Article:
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This Stockyards restaurant got a Hollywood makeover for Yellowstone prequel 1883, and it's here to stay

Hooker's Grill in the Historic Stockyards is the only building that will keep its facade from the filming of Yellowstone prequel 1883.

FORT WORTH, Texas — If you stroll along West Exchange Avenue in the Fort Worth Stockyards, you’d never know anything was filmed there.

The dirt road has disappeared and the Hollywood actors are gone, but if you look closely, you’ll probably recognize the rustic saloon. Hooker’s Grill, a Stockyard restaurant, sits at the center of the road where part of the "Yellowstone" prequel "1883" was filmed earlier this year. 

The restaurant’s owner, Ruth Hooker, agreed to close her small business for six months throughout the filming process. She reopened it last Saturday. 

“We’re excited to be a part of it, the restaurant just, for some notoriety, but the fun thing for Fort Worth and the Stockyards is that I have so many friends and customers of the Stockyards that were extras in the movie,” Hooker said.

She said the front of her restaurant got a new look for the filming of the series, something she calls a "Hollywood facelift." The two-story outdoor deck where her customers dined was transformed into a rustic saloon that takes you back in time.

RELATED: '1883,' a Fort Worth-filmed 'Yellowstone' prequel, is here. Get ready to go back in time 

When the filming ended, she wasn’t quite ready to let go of the Western feel.

“I thought, we have a true opportunity to make a go of this and make it permanent,” Hooker said.

With the help of Fort Worth city leaders, Hooker went through months of permitting requests and paperwork. Now, the western façade will stay in the Stockyards forever.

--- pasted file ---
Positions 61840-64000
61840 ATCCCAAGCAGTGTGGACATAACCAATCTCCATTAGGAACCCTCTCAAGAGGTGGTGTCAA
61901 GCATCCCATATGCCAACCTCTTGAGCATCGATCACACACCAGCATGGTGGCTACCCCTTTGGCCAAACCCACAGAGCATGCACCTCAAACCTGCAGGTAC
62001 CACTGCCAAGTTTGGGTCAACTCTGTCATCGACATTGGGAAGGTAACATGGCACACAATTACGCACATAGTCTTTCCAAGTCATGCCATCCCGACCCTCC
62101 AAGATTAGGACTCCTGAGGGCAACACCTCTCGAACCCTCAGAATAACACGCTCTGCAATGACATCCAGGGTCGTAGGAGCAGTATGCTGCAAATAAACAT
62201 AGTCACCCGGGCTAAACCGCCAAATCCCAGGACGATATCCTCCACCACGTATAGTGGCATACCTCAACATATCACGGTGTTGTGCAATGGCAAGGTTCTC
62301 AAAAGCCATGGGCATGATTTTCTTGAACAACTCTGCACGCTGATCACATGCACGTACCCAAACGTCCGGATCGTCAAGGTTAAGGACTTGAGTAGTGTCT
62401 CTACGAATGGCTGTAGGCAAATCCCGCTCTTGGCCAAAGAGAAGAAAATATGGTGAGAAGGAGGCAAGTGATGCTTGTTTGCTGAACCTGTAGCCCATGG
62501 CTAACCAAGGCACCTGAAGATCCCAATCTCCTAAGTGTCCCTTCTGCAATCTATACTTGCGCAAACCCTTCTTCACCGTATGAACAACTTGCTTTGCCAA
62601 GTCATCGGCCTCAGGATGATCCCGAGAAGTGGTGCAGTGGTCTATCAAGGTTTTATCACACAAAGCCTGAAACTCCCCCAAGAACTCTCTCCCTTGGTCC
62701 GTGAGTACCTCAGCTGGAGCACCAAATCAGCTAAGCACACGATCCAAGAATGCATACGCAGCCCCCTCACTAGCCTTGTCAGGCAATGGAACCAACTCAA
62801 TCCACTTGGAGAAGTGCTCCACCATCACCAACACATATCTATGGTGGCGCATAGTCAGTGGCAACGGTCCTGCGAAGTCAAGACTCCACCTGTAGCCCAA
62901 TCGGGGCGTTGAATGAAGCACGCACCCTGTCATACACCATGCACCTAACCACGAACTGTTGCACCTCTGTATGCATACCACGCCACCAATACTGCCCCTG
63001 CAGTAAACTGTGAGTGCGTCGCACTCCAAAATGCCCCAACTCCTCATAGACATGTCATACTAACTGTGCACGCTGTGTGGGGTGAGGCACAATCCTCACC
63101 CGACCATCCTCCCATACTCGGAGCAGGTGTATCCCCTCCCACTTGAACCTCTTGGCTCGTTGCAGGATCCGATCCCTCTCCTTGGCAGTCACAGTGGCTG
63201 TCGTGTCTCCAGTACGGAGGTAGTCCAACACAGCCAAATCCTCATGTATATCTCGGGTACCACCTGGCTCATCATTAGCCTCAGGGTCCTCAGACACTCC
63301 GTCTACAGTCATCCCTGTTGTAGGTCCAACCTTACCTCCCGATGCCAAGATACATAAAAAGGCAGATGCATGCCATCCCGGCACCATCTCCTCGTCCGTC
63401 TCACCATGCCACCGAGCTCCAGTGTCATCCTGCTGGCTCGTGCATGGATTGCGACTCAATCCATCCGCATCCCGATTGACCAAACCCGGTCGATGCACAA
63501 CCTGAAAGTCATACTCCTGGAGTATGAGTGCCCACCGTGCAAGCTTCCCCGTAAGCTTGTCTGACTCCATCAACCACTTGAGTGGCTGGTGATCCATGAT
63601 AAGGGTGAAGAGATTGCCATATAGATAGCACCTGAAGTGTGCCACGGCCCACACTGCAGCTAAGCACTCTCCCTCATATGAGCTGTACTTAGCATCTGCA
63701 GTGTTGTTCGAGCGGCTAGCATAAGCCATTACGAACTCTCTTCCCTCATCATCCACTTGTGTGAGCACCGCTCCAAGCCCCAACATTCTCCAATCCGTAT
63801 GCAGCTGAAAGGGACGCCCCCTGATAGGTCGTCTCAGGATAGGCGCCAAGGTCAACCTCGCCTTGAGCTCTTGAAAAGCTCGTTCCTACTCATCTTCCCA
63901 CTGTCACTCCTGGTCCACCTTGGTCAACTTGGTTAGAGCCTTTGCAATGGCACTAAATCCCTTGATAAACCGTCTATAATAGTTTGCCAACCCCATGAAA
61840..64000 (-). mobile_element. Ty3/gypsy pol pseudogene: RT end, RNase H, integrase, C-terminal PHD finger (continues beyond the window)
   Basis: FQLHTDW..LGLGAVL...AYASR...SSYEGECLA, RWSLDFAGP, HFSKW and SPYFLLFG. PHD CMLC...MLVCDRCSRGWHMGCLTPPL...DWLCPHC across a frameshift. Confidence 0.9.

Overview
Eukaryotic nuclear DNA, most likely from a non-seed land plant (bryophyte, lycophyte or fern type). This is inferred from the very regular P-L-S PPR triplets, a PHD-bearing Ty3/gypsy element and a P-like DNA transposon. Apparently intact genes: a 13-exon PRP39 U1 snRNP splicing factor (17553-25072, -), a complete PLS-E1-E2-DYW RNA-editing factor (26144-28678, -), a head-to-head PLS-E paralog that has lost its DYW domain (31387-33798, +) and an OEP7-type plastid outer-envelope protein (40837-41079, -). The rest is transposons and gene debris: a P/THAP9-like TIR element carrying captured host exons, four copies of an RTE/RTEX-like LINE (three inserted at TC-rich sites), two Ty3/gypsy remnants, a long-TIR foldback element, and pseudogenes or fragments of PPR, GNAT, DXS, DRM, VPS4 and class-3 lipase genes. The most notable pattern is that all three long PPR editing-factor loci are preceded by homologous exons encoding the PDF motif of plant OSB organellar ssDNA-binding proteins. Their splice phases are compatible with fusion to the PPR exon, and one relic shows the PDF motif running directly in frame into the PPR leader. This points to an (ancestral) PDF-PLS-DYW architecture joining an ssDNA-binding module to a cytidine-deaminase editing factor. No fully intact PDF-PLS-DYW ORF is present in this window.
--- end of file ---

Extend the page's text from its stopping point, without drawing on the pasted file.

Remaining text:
It’s the only building on West Exchange Avenue that will keep its façade from the show.

“It’s fun for the people that come,” Hooker told WFAA. “They can get a little bit of nostalgia through the building as well as the food.”

For years, Hooker’s Grill has served friend onion burgers and traditional Native American fry bread.

Hooker said it was as if her restaurant was meant for the show, because coincidentally, some of the food she serves is featured in the series.

RELATED: Not just a 'Yellowstone' set: The Four Sixes Ranch is real — and a Texas legend

Cowboy and Native American cultures collide in 1883, and that’s something that resonates deeply with her roots.

Hooker’s mother is Native American and her dad was a quintessential cowboy.

“We’re really lucky to have something like "1883," which celebrates both of those cultures,” Hooker said. 

City leaders like Fort Worth Councilmember Carlos Flores, who represents the Historic Stockyards area, helped Hooker preserve the building’s façade.

“We want to make sure that people know that something significant happened here,” Flores said. “The business community was really excited to have that production here, as well as the City of Fort Worth.” 

What was once a temporary show set façade is now, a permanent fixture that fans of the show can admire for years to come.